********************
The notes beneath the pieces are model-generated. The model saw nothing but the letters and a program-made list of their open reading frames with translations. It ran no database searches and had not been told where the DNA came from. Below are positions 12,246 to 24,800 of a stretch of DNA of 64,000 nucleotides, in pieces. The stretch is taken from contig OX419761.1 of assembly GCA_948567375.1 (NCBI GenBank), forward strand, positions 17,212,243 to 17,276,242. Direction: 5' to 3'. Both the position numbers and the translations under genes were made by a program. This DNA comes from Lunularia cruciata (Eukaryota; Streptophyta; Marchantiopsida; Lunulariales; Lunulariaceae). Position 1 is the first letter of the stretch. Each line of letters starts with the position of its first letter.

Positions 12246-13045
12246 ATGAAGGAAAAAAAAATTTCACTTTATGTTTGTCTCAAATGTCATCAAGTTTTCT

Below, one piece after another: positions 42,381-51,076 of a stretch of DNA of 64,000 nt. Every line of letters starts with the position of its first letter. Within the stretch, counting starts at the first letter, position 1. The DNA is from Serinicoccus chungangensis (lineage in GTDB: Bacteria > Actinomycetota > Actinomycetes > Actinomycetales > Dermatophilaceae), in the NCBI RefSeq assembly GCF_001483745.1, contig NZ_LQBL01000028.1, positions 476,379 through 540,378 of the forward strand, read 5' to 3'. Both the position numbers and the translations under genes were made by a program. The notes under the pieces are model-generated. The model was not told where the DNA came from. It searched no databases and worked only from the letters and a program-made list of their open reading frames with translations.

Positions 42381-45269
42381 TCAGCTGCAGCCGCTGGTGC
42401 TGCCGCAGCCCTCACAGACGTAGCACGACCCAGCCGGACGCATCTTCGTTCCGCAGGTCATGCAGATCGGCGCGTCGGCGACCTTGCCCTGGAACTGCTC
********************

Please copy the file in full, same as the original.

The notes beneath the pieces are model-generated. The model saw nothing but the letters and a program-made list of their open reading frames with translations. It ran no database searches and had not been told where the DNA came from. Below are positions 12,246 to 24,800 of a stretch of DNA of 64,000 nucleotides, in pieces. The stretch is taken from contig OX419761.1 of assembly GCA_948567375.1 (NCBI GenBank), forward strand, positions 17,212,243 to 17,276,242. Direction: 5' to 3'. Both the position numbers and the translations under genes were made by a program. This DNA comes from Lunularia cruciata (Eukaryota; Streptophyta; Marchantiopsida; Lunulariales; Lunulariaceae). Position 1 is the first letter of the stretch. Each line of letters starts with the position of its first letter.

Positions 12246-13045
12246 ATGAAGGAAAAAAAAATTTCACTTTATGTTTGTCTCAAATGTCATCAAGTTTTCT

Below, one piece after another: positions 42,381-51,076 of a stretch of DNA of 64,000 nt. Every line of letters starts with the position of its first letter. Within the stretch, counting starts at the first letter, position 1. The DNA is from Serinicoccus chungangensis (lineage in GTDB: Bacteria > Actinomycetota > Actinomycetes > Actinomycetales > Dermatophilaceae), in the NCBI RefSeq assembly GCF_001483745.1, contig NZ_LQBL01000028.1, positions 476,379 through 540,378 of the forward strand, read 5' to 3'. Both the position numbers and the translations under genes were made by a program. The notes under the pieces are model-generated. The model was not told where the DNA came from. It searched no databases and worked only from the letters and a program-made list of their open reading frames with translations.

Positions 42381-45269
42381 TCAGCTGCAGCCGCTGGTGC
42401 TGCCGCAGCCCTCACAGACGTAGCACGACCCAGCCGGACGCATCTTCGTTCCGCAGGTCATGCAGATCGGCGCGTCGGCGACCTTGCCCTGGAACTGCTC